The Authority’s campaign to promote Scores on Doors this December represents a significant opportunity for councils and retail food businesses to get involved.

The Authority has comprehensive support materials and is happy to work with and support councils that are interested.

Thank You

alternative compliance

Alternative compliance

Retail and Food Service Industry Advisory Group

Newington

6 November 2013

alternative compliance1
Alternative compliance

Food legislation contains specific requirements that food businesses must comply with.

Some standards contain an ‘equivalence clause’ which allow food businesses to use an alternative method of compliance

These alternatives can be used, provided the food business can demonstrate that it will achieve an equivalent outcome and not adversely affect the safety and suitability of the food

standard 3 2 2 food safety practices and general requirements
Standard 3.2.2 - Food Safety Practices and General Requirements
  • A food business must, when cooling cooked potentially hazardous food, cool the food –

(a) within two hours – from 60C to 21C; and

(b) within a further four hours – from 21C to 5C;unless the food business demonstrates that the cooling process used will not adversely affect the microbiological safety of the food

  • A food business must, when reheating previously cooked and cooled potentially hazardous food to hold it hot, use a heat process that rapidly heats the food to a temperature of 60C or above, unless the food business demonstrates that the heating process used will not adversely affect the microbiological safety of the food
to demonstrate
…to demonstrate…..

In the NSW Food Regulation 2010

a reference in the Food Standards Code:

‘to demonstrate is to be read as a reference to the satisfaction of the Food Authority’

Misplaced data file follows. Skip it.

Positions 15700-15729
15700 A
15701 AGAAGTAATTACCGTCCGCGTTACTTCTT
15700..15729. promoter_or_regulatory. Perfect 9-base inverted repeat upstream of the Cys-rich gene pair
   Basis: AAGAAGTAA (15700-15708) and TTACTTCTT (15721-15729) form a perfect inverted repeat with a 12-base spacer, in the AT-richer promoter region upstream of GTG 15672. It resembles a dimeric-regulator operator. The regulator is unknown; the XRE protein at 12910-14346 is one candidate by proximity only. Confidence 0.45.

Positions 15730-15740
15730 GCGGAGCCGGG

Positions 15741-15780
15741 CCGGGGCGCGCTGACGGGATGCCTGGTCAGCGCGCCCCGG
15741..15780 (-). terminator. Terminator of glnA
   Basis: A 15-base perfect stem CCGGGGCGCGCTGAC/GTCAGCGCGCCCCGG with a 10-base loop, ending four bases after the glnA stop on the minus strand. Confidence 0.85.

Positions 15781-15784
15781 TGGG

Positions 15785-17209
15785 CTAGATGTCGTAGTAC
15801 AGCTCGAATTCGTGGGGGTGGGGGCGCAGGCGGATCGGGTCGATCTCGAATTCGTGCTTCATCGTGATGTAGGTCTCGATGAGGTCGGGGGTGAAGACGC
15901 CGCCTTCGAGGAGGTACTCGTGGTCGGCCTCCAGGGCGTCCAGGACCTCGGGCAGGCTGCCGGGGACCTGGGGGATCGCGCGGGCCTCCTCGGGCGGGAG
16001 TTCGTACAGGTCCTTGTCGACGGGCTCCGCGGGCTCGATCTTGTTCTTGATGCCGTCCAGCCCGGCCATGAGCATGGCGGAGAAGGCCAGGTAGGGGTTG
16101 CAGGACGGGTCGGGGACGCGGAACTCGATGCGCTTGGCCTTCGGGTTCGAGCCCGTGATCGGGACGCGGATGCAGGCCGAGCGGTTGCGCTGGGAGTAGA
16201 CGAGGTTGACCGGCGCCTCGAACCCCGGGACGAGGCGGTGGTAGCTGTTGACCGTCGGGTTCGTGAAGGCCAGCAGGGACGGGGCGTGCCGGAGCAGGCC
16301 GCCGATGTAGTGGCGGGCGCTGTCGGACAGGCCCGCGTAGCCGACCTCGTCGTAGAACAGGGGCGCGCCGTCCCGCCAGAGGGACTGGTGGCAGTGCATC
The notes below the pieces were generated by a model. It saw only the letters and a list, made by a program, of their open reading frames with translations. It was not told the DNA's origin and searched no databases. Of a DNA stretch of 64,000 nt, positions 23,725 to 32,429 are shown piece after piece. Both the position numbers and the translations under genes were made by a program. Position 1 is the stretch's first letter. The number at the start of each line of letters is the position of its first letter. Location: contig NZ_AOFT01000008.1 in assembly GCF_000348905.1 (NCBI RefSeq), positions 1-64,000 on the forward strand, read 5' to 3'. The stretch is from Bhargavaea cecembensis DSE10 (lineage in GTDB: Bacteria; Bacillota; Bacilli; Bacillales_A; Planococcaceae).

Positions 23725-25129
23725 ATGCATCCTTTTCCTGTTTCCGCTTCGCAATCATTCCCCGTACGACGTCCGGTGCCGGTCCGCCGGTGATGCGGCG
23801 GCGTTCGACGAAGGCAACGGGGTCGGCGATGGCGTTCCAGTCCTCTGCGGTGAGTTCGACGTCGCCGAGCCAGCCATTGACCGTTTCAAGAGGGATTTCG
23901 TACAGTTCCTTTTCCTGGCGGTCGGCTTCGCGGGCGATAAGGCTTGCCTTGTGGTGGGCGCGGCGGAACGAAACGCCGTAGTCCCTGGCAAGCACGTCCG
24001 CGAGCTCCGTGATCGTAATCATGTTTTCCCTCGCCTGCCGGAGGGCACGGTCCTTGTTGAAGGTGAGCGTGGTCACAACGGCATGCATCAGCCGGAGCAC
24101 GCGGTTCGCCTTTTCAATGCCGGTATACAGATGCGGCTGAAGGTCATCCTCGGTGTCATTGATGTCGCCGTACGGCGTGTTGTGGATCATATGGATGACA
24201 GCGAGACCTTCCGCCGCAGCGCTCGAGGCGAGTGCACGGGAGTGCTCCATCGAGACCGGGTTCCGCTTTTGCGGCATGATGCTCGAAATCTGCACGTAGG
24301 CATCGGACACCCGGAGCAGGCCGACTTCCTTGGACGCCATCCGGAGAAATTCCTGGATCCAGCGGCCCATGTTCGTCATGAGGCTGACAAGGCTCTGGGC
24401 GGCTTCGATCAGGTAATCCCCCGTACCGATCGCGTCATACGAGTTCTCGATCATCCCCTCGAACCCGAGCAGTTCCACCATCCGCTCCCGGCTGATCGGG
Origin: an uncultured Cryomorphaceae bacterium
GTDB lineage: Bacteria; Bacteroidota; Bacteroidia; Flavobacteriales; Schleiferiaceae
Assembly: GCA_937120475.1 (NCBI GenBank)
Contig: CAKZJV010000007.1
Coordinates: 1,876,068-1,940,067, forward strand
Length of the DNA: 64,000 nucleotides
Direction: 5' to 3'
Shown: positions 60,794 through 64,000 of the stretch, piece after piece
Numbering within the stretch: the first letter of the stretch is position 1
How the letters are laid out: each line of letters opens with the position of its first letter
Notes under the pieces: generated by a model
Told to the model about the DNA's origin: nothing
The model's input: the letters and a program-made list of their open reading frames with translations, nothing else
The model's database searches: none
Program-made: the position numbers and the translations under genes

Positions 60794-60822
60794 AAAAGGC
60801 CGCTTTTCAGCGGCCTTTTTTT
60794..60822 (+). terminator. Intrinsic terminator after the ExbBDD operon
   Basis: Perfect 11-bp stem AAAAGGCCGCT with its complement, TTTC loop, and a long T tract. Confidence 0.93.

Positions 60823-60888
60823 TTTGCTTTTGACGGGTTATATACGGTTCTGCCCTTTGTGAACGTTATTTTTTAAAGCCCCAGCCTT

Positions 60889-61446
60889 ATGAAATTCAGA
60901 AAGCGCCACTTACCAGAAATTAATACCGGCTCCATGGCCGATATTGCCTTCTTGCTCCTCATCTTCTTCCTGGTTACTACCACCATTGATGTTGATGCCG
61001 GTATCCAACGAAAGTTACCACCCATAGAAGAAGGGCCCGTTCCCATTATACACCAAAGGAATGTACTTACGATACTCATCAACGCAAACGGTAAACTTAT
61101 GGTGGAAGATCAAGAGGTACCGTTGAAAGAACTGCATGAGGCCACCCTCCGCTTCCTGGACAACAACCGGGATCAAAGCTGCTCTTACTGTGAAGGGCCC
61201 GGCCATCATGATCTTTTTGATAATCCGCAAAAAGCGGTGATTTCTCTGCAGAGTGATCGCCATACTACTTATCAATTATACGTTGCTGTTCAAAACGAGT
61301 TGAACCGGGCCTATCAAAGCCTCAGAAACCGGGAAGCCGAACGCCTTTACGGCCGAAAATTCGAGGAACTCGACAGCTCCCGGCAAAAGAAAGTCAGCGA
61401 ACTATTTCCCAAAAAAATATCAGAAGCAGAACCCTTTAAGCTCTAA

clause 25 alternative methods of compliance
Clause 25 Alternative methods of compliance
  • Without limiting the ways in which a food business can demonstrate that the temperature and any heating or cooling process it uses will not adversely affect the microbiological safety of food, a food business satisfies this requirement by complying with
    • a food safety program that meets the requirements for food safety programs in the Act, regulations under the Act, or a food safety standard other than this Standard;
    • if no such requirements apply to the food business, a ‘food safety program’ as defined in this Standard;
    • a process that according to documented sound scientific evidence is a process that will not adversely affect the microbiological safety of the food; or
    • a process set out in written guidelines based on sound scientific evidence that are recognised by the relevant food industry.
slide33

Well documented or validated systems may not require an application to be made.

  • For all other alternative methods of compliance, the food businesses must:
    • submit the application form
    • include any supporting evidence
    • achieve an equivalent outcome and
    • demonstrate that is does not adversely affect the safety and suitability of the food
    • do this prior to the introduction of any alternative method.
  • The Authority considers each application on its merits and will inform the food business in writing if their application has been successful or not
slide36

Encourage businesses to notify the Authority where they intend to use alternative methods of compliance